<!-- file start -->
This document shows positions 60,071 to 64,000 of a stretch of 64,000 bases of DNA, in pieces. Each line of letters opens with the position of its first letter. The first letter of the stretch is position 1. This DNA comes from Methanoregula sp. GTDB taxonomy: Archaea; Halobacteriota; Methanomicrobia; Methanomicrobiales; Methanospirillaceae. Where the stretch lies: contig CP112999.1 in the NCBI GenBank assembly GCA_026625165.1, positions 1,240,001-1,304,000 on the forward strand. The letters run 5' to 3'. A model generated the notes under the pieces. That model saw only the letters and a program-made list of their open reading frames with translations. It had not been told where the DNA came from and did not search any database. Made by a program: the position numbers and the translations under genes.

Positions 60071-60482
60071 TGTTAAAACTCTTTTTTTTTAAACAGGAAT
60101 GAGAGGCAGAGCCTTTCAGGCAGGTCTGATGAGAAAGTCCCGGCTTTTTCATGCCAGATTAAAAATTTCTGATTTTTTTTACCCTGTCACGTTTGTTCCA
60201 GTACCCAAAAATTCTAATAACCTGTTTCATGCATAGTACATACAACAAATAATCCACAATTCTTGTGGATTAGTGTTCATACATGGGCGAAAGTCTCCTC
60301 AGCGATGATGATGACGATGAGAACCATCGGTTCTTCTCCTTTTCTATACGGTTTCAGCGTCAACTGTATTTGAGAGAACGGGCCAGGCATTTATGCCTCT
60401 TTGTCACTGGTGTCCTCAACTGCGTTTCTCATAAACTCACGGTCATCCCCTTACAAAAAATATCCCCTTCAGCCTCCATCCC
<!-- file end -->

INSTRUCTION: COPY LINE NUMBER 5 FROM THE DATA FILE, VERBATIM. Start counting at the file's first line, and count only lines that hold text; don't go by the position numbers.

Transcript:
60201 GTACCCAAAAATTCTAATAACCTGTTTCATGCATAGTACATACAACAAATAATCCACAATTCTTGTGGATTAGTGTTCATACATGGGCGAAAGTCTCCTC